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Re: .49, spam
> ZMailer 2.99.49 looks very good (thanks, Matti), but I'm feeling a
> little down at the moment.
> The fourth message coming in after I upgraded my real mail server to
> 2.99.49p2 was spam. 1, 2, 3, spam. Didn't even take a minute.
I didn't feel very good either when at last weekend somebody
at Santa Ana, California dialed in and did relay-hijack spam
of marketing stuff all around with claiming source addresses
of: firstname.lastname@example.org, email@example.com, and some such bogus ones.
Of course <firstname.lastname@example.org> and <email@example.com> got hate-mail..
The mechanisms we have are able to limit/block relay mailer
hijack, but now that SPAMmers appear to have started individual
message delivery straight off their machines to the destination
addresses as per MX/A resolving, much isn't doable.
One needs near instantaneous knowledge of spam sources, or a real
AI system for message content analysis/spam filtering, but ...
(if you can find this latter, I would adapt it into an auto-secretary
for me ;-) I have been dreaming of it since 1986 when I go to
EARN/BITNET, and had 'mail flood' of 20 messages per day... )
Of course we could consider similar approaces to the problem
as virus scanner makers are using. Just scan the message body
for magic identification factors, and bingo... but what will
happen, if somebody forwards a message with matching string,
but with legitimate content ? Like when sending such a mail to
postmaster, or abuse, or ...
> The message came from something like <firstname.lastname@example.org>, and
> I don't see any way to reject things like that. Could smtpserver do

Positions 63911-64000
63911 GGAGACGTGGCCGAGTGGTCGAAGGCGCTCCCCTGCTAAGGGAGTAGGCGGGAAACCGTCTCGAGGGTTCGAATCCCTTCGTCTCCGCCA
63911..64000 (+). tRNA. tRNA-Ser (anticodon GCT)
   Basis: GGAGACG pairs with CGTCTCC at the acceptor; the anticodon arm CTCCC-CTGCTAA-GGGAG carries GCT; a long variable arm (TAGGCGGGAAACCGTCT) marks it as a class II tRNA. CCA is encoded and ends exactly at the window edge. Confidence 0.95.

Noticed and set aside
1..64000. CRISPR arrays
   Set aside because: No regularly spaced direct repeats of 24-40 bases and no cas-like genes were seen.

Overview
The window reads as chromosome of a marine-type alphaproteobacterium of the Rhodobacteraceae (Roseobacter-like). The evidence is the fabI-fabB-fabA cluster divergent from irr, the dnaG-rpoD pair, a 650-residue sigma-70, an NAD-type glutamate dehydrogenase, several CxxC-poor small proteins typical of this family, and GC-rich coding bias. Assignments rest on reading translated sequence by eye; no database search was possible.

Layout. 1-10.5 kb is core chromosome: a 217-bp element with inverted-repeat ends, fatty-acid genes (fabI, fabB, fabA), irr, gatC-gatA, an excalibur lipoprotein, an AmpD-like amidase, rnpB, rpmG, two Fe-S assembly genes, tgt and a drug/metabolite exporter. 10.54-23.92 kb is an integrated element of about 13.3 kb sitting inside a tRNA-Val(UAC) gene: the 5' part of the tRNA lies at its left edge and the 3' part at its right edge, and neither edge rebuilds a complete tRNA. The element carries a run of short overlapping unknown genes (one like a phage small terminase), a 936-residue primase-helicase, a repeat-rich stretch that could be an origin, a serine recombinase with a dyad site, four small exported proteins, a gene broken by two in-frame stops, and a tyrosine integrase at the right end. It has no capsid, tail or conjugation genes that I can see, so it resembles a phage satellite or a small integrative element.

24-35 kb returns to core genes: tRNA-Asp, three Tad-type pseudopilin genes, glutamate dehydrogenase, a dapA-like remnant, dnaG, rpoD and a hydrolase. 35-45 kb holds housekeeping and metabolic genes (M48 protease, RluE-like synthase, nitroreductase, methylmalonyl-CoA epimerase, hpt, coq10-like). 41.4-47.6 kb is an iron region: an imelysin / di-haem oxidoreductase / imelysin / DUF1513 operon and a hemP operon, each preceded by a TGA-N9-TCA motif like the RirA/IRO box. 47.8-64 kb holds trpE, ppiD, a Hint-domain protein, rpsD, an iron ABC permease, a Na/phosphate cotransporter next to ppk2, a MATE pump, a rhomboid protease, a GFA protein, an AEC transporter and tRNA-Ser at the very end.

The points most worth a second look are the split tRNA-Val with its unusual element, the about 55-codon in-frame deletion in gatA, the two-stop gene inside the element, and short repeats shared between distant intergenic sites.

> an MX/A lookup of the envelope sender domain? Would that be a bad
Some sites already do, AOL.COM, for example.
They seem to run massive amounts (10-20) parallel input
systems all running sendmails to verify incoming MAIL FROM:<...>
addresses per MX/A data, however ...
... I have spent a day at fighting incoming FLOOD of error
messages from some SMAP/sendmail pair sending same messages
over and over again. So far vger.rutgers.edu has received
some 26 000 of those messages, several per second.
The Vger did have several very high load bursts -- up to 170!
with these incoming messages, until I realized that doing
ident lookup (the '-a' option at the smtpserver) delays the
server too much! Also apparently the feeding system is a lot
bigger one, than Vger. Vger is a sparc-classic w/ 32 MB RAM!
That has teached to me that MX/A resolving - while nice idea - is
not necessarily something you can do without multiple external input
front-end machines, or you soon run out of resources.
By the way, we solved the problem to a large extent by defining
the error receiving address ( email@example.com )
to have policy attribute: 'freeze +'
(and $POSTOFFICE/freezer/ directory had to be created there too)
The smtpserver shunts all the most volumous errors into a freezer
box, and leaves the system to process far fewer legitimate msgs.
I had to patch the smtpserver/policytest.c to also test the
full target address, and not just the target host.
Noticing at Vger often even as much as 20 incoming smtpserver
sessions from the SAME source IP address gets me wondering, if
there would be sense to have a feature at the smtpserver, that
it could refuse to server the client when there are already
more than some [smtpserver.conf configurable] number of
clients from the same IP address.
... and it is clear that Gabor Kissigs original plan of running
smtpserver, and router in tandem would have been terrible disaster
at these loads...
> I know about -sf, but that seems like policy ("we ignore mail from
> such and such domain"), not a DNS query.
> Btw, this patch ought to make policy-builder.sh a little better.
> The tr handles things like cyber-s-i-q.com vs. cyber-S-I-Q.com, the
> grep (untested, I did that by hand) should grep away stuff zmailer
> won't digest, "bhaffle,wuyffle.com" for example (note comma).
Yeah, qmail allows any junk, while ZMailer preselects :-)
Anyway, the "makendbm -p ..." does translate all of the
key strings into lowercase, and then complain duplicates,
like in your cyber-s-i-q.com case above. Also, the db
gets visited at places of interest only, in which case a
moderate amount of junk around the corners should not matter.
- Re: .49, spam
- From: Arnt Gulbrandsen <firstname.lastname@example.org> (Wed, 2 Jul 1997 00:17:50 +0300)
- .49, spam
- From: Arnt Gulbrandsen <email@example.com>